Poem: Girl with a Cello

cello

In a diamond city night we’re
taxied through floodlit streets

angled snow alabasters old facades
medieval histories beyond all guessing

Flanders is frozen outside this misted glass
the two of us sitting nose to nose

our tongues loosening aperitif smiles
white burgundy cutting through brie

making heads light and cheeks flush
and toe touch toe

Our eyes meet when bare soul strokes calf
kissing slim fingers one by one

plied each day to taut cello strings
sneak previews to plots and suites of night

image and poem © copyright David F. Barker

* sorry, but this is an oldie!

http://millyreynolds.co.uk

Poem ‘Wordspiller’

The Old English epic poem Beowulf is written i...

The Old English epic poem Beowulf is written in alliterative verse and paragraphs, not in lines or stanzas. (Photo credit: Wikipedia)

Wordspiller (for Christopher Marlowe)

So you are the spiller of words, almost
as far from me as
Beowulf is to you.

Wordspiller, your crosspose outstands me,
but I backthink
the falling choirs where you sadwalked

your summerwaiting mind, to
when your glories were mere
airthought,

like the Greathallow who once
shorestepped there
to see for himself

your forliving Angles (he oncebethought
angels) and their saxon King
Ethelbert redeemed to newspells that

you mindweighed as truthless.
Now I meet your clearstead gaze; for
the muse which stretchfed you

has not alleaten you yet

poem © copyright david f. barker 2012

Poem ‘Girl with a Cello’

Girl with a Cello

In a diamond city night we’re
taxied through floodlit streets

angled snow alabasters old facades
medieval histories beyond all guessing

Flanders is frozen outside this misted glass
the two of us sitting nose to nose

our tongues loosening aperitif smiles
white burgundy cutting through brie

making heads light and cheeks flush
and toe touch toe

Our eyes meet when bare soul strokes calf
kissing slim fingers one by one

plied each day to taut cello strings
sneak previews to plots and suites of night

© copyright df barker 2012

Poem ‘Weapon Take’

Weapon Take

No rusty blade
ever turns up here,
no shadow of a ship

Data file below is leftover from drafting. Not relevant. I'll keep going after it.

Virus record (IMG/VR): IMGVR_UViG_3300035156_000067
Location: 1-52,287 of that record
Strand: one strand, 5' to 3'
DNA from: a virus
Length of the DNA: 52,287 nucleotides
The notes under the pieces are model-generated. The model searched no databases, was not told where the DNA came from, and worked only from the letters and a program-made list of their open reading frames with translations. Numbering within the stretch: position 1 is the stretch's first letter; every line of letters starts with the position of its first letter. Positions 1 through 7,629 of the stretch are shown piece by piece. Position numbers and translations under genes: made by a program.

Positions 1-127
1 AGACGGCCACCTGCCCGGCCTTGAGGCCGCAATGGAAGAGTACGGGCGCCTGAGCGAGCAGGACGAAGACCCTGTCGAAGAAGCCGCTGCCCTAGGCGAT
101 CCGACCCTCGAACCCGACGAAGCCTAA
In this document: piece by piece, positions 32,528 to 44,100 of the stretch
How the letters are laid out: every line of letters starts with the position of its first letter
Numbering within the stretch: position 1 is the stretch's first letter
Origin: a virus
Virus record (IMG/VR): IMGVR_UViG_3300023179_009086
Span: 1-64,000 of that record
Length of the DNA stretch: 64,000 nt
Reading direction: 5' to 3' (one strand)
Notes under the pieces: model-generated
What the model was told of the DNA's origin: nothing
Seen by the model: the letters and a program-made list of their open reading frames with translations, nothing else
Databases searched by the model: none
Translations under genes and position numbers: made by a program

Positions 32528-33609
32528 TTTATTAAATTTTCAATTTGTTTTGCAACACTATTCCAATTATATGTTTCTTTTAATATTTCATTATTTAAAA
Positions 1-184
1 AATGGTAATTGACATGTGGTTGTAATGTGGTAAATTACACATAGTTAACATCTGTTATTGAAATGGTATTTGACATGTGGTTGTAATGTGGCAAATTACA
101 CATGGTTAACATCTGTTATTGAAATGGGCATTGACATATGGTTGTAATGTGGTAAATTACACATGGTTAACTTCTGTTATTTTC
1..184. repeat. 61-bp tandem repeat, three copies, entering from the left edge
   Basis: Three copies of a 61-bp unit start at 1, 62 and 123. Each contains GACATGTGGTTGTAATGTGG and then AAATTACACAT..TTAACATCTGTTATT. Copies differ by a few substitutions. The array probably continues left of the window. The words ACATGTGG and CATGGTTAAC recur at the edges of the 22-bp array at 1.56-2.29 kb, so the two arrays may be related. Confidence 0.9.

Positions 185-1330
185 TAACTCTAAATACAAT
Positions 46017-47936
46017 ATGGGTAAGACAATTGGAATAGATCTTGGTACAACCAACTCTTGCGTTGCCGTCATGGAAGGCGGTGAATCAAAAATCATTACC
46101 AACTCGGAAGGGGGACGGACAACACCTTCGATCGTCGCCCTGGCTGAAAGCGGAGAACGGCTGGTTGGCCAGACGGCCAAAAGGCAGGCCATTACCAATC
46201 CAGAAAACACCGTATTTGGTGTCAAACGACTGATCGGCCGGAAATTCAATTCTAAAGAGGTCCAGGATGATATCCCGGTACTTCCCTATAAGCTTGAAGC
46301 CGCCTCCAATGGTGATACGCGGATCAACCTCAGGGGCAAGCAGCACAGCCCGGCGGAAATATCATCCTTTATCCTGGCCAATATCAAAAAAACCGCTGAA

or bejewelled belt;

no iconic helm
to add credence
to our wounded identity.
Not even signs

of a mystery hillock
rising in hugging mists
to excite or intrigue
those metal detector men.

Merely one vast industrial
scar, scoured of feature,
almost of life, tamed,
or destroyed,

depending on your view,
turned inside out
by Angevin priors
and inscrutable Dutchmen.

I come from a long
line of diggers
and dark-eyed women,
grown out of this morass,

hardened to sweat
and pitiless Ural winds.
People who made-do,
though never in

any doubt they
were the subjected
men of their Hundred,
the brave new Wapentake,

where the councillors
still speak in a
double-Dutch behind
tall, timbered walls.

poem and image © copyright dfbarker 2012
*poem first published in collection ‘Anonymous Lines’, available at amazon.

** Wapentake was the Danish word for the English Hundred (a small, political unit, originally meaning a hundred homes). This word is still used in the ‘Danelaw’ counties of eastern England.

Poem ‘Poor Things’

Poor Things

At some stage or another
we all become poor things

The man who once
pulled trucks and trains for fun

in a gown
and listening to a nurse

image and poem © copyright df barker 2012

Stratford Upon Avon… again

Don’t get me wrong, I like Stratford, birthplace of one the greatest (if not THE greatest) Englishmen who ever lived. The major changes to the theatres are nearly complete and it will be a spectacular venue for the plays of which I am so fond. What I was not so keen on, a little while back, were the ‘begging buckets’ after a performance to help retired actors – a worthy cause indeed – but I found it a little incongruous immediately afterwards walking by the multi-million upgrade of the theatres. Well, what I mean is, couldn’t some of that money have been used to look after those older thespians, rather than putting it all in the new buildings? Yes, it all began before the credit crunch, and we now live in an age of austerity, but couldn’t someone with some foresight have thought that perhaps these improvements were, shall we say, a little over the top?

Anyhow, this time we went to see Morte d’Arthur, a play (based on a series of books/plays) written originally by Thomas Malory in the fifteenth century, given a modern makeover and quite honestly, it is the best performance I have seen at the Courtyard Theatre in years. Yes, it isn’t Shakespeare but it fits in wonderfully, and anyone familiar with the film Excalibur will be reminded of that fine film, with only Wagner missing to highlight the various tableaux. Nevertheless, this performance did not need Wagner. The ideas are wonderful; jousting given a realistic feel with men acting as horses underneath knights in vivid medieval colour; medieval plainsong wonderfully sung by the cast; Sam Troughton ageing convincingly, seemingly without makeup.

In a nutshell, I left the theatre more enthused and entertained than ever before. Well done Mike Poulton and Greg Doran. It was a long time in the making but worth waiting for.